Despite the awkward title, I can fully understand Fine Line Features’ decision to rename this touching and erotic but not too explicit French movie, originally called Une liaison pornographique, because it really is a love story in spite of everything. There are interesting ground rules both to the film’s central relationship and to the story that describes it. A nameless couple (Nathalie Baye and Sergi Lopez) meet through the classifieds to explore a particular sexual fantasy that is never revealed to us; each week they have sex in a hotel but reveal nothing about their lives or identities to each other or to us. (The characters narrate the story by speaking separately to the same offscreen male interviewer.) Eventually they start to fall in love. Ironically, the only scene in the film featuring sex between them–it’s the one time they have traditional intercourse–is included because it charts the onset of their love. Director Frederic Fonteyne copes pretty well with the built-in restrictions of Philippe Blasband’s script, but this movie really belongs to Baye (best known for her work with Truffaut and Godard) and Lopez (best known for his work with Manuel Poirier), both so skillful that they almost make you forget that what you’re watching is close to a stunt–one oddly evocative of Graham Greene in its doomed romanticism but at times also minimalist to a fault.… Read more »
The New York and South by Southwest film festivals must have had their reasons for showing this 1999 black-and-white neo-neo-noir — adapted by director Robinson Devor from a Charles Willeford novel — but I think it’s like a piece of chalk scraping against a blackboard for 87 minutes. Maybe this is because I like 50s and 60s noirs too much to like parodies that reduce them to camp mannerisms and attitudes. Or maybe it’s because I’m too fond of Willeford at his best (e.g., the Hoke Mosley quartet) and too respectful of the good movies derived from these novels (Cockfighter, Miami Blues) to get a kick from a badly acted pastiche of one of the lesser ones, trumpeted in the press materials as a psycho-pulp classic. I suppose that if you weren’t around in the middle of the century and you enjoy feeling superior to lounge music by Martin Denny, Yma Sumac, and Cal Tjader, you might like this. With Patrick Warburton and Emily Newman. (JR)… Read more »
A quiet psychological thriller in the Val Lewton mode, about a young woman (Rosemary LePlanche) who may be murdering people and animals in her sleep. Frank Wysbar, a German filmmaker who emigrated to Hollywood in the 1940s, directed this low-budget 1946 horror picture for the PRC studio; the most notable thing about it is the performers’ low-key avoidance of cliches. 66 min. (JR)… Read more »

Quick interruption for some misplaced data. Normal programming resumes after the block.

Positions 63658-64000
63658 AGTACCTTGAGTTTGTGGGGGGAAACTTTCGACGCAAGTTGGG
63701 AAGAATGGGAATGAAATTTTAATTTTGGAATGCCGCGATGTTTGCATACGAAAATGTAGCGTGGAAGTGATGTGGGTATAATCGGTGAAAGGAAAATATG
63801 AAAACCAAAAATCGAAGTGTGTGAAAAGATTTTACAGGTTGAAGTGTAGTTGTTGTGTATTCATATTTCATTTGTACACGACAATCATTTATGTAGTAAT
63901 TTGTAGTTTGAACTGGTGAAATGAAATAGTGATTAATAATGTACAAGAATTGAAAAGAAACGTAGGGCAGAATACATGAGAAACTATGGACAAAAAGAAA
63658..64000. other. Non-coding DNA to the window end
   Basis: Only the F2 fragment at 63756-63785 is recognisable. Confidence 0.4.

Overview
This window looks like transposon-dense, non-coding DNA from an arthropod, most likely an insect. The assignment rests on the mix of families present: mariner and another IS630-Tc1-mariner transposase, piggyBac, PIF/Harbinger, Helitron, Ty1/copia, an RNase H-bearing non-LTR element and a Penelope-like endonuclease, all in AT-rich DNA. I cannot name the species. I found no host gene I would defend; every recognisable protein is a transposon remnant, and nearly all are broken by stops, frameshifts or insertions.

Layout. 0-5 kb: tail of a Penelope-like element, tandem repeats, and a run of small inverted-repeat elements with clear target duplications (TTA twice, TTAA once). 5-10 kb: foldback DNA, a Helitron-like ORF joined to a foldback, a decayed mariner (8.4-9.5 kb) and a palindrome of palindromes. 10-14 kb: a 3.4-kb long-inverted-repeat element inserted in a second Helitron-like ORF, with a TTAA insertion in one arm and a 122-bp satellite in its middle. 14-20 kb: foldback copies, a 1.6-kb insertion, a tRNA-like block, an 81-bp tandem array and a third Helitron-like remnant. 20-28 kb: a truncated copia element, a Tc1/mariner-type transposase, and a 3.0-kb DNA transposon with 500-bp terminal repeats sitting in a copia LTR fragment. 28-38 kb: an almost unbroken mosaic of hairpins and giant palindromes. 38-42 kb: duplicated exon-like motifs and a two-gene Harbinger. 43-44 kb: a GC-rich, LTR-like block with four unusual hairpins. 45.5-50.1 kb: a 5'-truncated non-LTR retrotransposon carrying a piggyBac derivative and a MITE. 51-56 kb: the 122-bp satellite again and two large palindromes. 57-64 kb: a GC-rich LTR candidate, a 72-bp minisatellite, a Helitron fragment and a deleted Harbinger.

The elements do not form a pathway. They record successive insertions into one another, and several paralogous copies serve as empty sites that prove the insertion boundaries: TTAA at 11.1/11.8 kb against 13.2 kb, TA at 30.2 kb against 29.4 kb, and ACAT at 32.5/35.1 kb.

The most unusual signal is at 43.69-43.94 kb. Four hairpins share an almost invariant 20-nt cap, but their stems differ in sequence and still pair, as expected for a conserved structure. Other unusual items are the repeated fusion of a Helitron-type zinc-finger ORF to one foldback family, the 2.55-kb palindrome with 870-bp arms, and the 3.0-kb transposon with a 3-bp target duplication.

When it comes to TV commercials, I’m not sure what best means: so good that you forget the product, or so good that you remember? Whatever the distributors had in mind, they’ve announced that this will be the last of their annual compilations, and presumably it’s the best of the best because it includes stuff from the 70s and 80sover a hundred commercials from 19 countries. (JR)… Read more »
A disappointing follow-up to Little Odessa, James Gray’s second feature is one more sluggish, artfully framed thriller with Rembrandt lighting set in a New York borougha kind of picture that’s awfully hard to do in a fresh manner. The closest Gray comes is in coaxing strong performances out of his older actors (James Caan, Ellen Burstyn, and Faye Dunaway in a smaller part), much as he did with Vanessa Redgrave and Maximilian Schell in his previous film. He’s less lucky with his three leads (Mark Wahlberg, Charlize Theron, and Joaquin Phoenix), who can’t manage to conjure up much sustained interest as characters or even as presences; there’s something about the lugubrious art-movie ambience that swamps them. 108 min. (JR)… Read more »
From the Chicago Reader (November 1, 2000). — J.R.
Land Without Bread (1932), Luis Buñuel’s only documentary, examines the hopeless living conditions of an impoverished village in western Spain; Ramon Gieling’s 73-minute Dutch documentary The Prisoners of Buñuel reveals what the village’s people think of the film 60-odd years later, and while it’s hardly the last word on Buñuel, it does offer a thoughtful and provocative reflection on the intricate cross-purposes of life and art — not to mention accuracy and truth. One can’t necessarily believe everything the villagers say about the film, especially because some of them contradict one another. But conversely, to take Buñuel’s masterpiece entirely at face value would be to misread it: it’s a metaphysical statement more than anything else, and its offscreen narration mocks the touristic documentary in countless ways. It’s impossible to evaluate The Prisoners of Buñuel adequately if you haven’t seen Land Without Bread, and Gieling, who jokingly draws attention to the way portions of his own documentary are staged, seems well aware of the problem. (Several extracts appear when he screens the film in the village square, but hardly enough to allow for any final verdict.) Unfortunately this U.S. premiere, which Gieling will attend, doesn’t include Land Without Bread on the program, but Facets Multimedia Center will show it on Friday, November 17, as part of a Buñuel retrospective.… Read more »